There are two main arguments I have against the belief that morality comes from religion. My first argument is, well, the fact that nobody can explain how that’s even possible in the first place. There is nothing moral about being commanded. Ordering someone to behave a certain way has nothing to do with morality; it’s just obedience versus disobedience. Where is the connection between that and morality? There is none.
My second, and primary, argument against this notion is the obvious fact that morality is, unfortunately, subjective. I don’t want to accept this any more than religious people do, but morality really is what we as individuals decide it to be, for ourselves. For example, I have no problem downloading a song from YouTube for free (when I don’t care about the poor quality). Technically, that’s stealing, isn’t it? On the other hand, I find it absolutely reprehensible when people cheat on their partners. Now, some people can forgive infidelity, some couples even do it on purpose with no problem. Who’s right or wrong here about anything I just listed?
Morality doesn’t objectively come from anywhere except our own personal nature as individuals. Now, most people tend to have a large percentage of their morality in common with everyone else, and there likely is a reason for that. Most people find infidelity to be deal-breakers in relationships. Most people find murder to be evil, as well as theft and vandalism. So, even though everyone technically has a different moral code from everyone else, how are these common principles so common?
The fact that we are social animals. We need each other for virtually everything we do and to acquire everything we have. We also need each other just for something to live for. This is why solitary confinement is the worst kind of imprisonment. Having no social interaction of any kind for too long can make us go insane or commit suicide. So, because we are social animals, we are biologically programmed to work with the group – to desire to benefit the group so that we in return benefit. Hundreds of thousands (if not millions) of years ago, our ancestors figured out that working together can accomplish substantially more than working alone. After a long time, that shifted from knowledge to being in our very DNA.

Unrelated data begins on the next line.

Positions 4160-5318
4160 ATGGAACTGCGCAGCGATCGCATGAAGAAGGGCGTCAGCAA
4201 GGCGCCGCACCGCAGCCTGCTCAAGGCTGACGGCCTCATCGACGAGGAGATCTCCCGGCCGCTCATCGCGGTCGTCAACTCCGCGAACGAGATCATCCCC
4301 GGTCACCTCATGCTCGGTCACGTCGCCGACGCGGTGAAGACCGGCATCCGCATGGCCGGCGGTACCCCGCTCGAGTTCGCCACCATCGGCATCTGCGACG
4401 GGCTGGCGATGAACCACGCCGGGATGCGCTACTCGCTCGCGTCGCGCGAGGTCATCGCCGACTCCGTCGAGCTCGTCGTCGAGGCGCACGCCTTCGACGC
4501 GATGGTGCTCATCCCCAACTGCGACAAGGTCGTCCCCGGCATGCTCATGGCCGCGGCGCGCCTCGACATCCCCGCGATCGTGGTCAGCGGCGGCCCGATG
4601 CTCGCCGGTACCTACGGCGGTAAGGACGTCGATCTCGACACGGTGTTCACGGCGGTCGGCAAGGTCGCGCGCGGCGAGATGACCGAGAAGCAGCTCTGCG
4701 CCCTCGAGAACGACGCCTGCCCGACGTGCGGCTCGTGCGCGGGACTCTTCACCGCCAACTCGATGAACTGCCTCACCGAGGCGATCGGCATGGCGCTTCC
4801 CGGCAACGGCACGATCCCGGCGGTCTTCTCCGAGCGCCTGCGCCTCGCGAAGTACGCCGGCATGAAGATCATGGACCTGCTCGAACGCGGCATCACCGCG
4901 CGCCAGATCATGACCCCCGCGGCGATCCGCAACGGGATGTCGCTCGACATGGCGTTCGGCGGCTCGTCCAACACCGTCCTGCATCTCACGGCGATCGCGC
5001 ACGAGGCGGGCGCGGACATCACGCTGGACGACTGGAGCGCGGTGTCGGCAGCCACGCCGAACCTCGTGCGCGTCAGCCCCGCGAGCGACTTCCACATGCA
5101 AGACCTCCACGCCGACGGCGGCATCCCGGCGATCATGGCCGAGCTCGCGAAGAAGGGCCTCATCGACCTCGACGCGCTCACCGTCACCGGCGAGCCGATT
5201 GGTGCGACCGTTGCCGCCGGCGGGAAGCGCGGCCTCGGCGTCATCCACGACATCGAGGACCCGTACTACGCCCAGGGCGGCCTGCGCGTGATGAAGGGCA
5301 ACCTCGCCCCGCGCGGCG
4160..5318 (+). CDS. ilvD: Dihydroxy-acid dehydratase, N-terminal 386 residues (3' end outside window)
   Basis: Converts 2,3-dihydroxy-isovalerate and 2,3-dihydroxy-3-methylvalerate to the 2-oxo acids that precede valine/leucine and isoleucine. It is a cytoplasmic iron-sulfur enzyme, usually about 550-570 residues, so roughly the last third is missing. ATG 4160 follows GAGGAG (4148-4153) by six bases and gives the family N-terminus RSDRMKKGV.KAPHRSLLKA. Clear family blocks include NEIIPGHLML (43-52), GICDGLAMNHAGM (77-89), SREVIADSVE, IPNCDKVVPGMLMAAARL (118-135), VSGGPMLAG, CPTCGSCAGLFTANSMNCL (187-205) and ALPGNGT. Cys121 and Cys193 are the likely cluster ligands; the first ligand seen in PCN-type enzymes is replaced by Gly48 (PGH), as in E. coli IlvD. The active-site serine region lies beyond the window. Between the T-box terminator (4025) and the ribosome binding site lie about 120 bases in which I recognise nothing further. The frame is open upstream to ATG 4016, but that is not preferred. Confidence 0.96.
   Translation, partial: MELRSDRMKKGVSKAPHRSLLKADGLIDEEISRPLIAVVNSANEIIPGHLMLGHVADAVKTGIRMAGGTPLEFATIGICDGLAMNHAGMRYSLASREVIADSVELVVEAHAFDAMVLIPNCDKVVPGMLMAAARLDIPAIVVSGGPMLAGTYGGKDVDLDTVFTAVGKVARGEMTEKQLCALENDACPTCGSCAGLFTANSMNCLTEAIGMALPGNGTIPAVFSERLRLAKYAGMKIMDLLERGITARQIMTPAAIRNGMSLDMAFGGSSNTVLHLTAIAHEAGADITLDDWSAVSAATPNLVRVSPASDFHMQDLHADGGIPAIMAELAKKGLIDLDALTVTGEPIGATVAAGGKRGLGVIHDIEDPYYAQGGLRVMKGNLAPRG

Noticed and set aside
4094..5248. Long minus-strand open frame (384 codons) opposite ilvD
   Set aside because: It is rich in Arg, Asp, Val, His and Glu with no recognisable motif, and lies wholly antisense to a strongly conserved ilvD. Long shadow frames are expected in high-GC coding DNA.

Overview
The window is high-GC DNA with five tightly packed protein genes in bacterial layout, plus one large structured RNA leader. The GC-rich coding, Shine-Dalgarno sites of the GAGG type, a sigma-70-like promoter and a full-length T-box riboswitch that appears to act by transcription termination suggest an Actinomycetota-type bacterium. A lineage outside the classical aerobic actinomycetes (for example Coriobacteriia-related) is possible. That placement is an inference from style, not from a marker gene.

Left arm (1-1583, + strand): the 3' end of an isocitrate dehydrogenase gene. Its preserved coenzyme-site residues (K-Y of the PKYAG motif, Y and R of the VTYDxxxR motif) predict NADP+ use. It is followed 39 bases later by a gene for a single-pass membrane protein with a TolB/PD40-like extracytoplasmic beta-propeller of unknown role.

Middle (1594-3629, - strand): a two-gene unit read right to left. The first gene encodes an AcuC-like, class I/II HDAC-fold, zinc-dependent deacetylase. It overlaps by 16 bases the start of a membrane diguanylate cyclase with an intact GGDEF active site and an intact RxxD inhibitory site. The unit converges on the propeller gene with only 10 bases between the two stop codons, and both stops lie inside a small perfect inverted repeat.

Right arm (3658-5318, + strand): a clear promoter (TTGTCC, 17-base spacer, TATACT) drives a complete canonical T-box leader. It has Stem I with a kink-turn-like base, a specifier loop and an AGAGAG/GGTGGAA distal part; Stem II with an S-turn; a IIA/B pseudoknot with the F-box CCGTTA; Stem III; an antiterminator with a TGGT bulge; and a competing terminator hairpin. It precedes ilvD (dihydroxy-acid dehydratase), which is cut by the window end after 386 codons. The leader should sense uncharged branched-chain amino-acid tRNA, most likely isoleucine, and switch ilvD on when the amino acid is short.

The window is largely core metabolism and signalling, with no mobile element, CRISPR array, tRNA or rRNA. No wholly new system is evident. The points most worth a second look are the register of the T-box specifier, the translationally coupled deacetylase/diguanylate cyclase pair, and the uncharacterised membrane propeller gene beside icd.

This is why everything, from taking care of babies to loving others, is ingrained in all of us. Well, most of us. Our morality is based in love itself, and love is entirely a social-animal instinct. It’s based in emotion. This is why all other social animals feel love. Some animals, like orcas, feel love more strongly than we do.
Don’t mistakenly think I’m saying we are biologically built to love everyone and everything. Not even all other human beings, actually. All social animals are this way, too. Take lions for example. When a new male takes over a pride, guess what he does first? He kills every cub in the pride that is not his own. I’ve seen footage of a male lion carrying the lower half (yes, I said half) of the cub he just tore apart. Social animals aren’t built to love everyone of their species, just their own ‘tribe.’ Humans are no different. Whether that’s an ethnic tribe, or a religious tribe, or an ideological tribe, humans greatly favor those in their own tribe and despise outsiders. Humans’ capacity to love is also what gives us the capacity to be monstrous.
We are built to be tribal, like all other animals. We are vicious to those we don’t accept as ‘one of us,’ while being excessively tolerant and accepting of people we consider as one of us. We fear what is different; we fear what we don’t understand. Atrocities humans have committed against each other, such as slavery, concentration camps or gulags, are only possible when we think of certain groups of people as, well, not people. Hitler thought of Jews as rodents. Stalin thought everyone was a traitor. When you allow yourself to see ‘different’ as not even one of your own species, it makes cruelty easy.
This is the core basis for why I’m a liberal. It is what I have chosen as my moral compass – to love everyone and to defend everyone regardless if they’re part of my ‘tribe’ or not. It’s not just my large capacity to love everybody, it’s also to keep myself centered toward certain types of people I do not like. I am someone who loves most everybody naturally, but unfortunately not everyone. I don’t like that about myself. Being a liberal suits my nature, and makes up for the parts of my nature that I wish weren’t there. I believe that, objectively, liberalism is the ultimate cure for the worst aspects of human nature itself. Or, if not a cure, it’s the best suppressant. Humanity itself should be your tribe, not just your race, religion, geographic location, political affiliation, preference of cats or dogs, or whatever else.
Mother Nature gave us our morals, not an imaginary space daddy.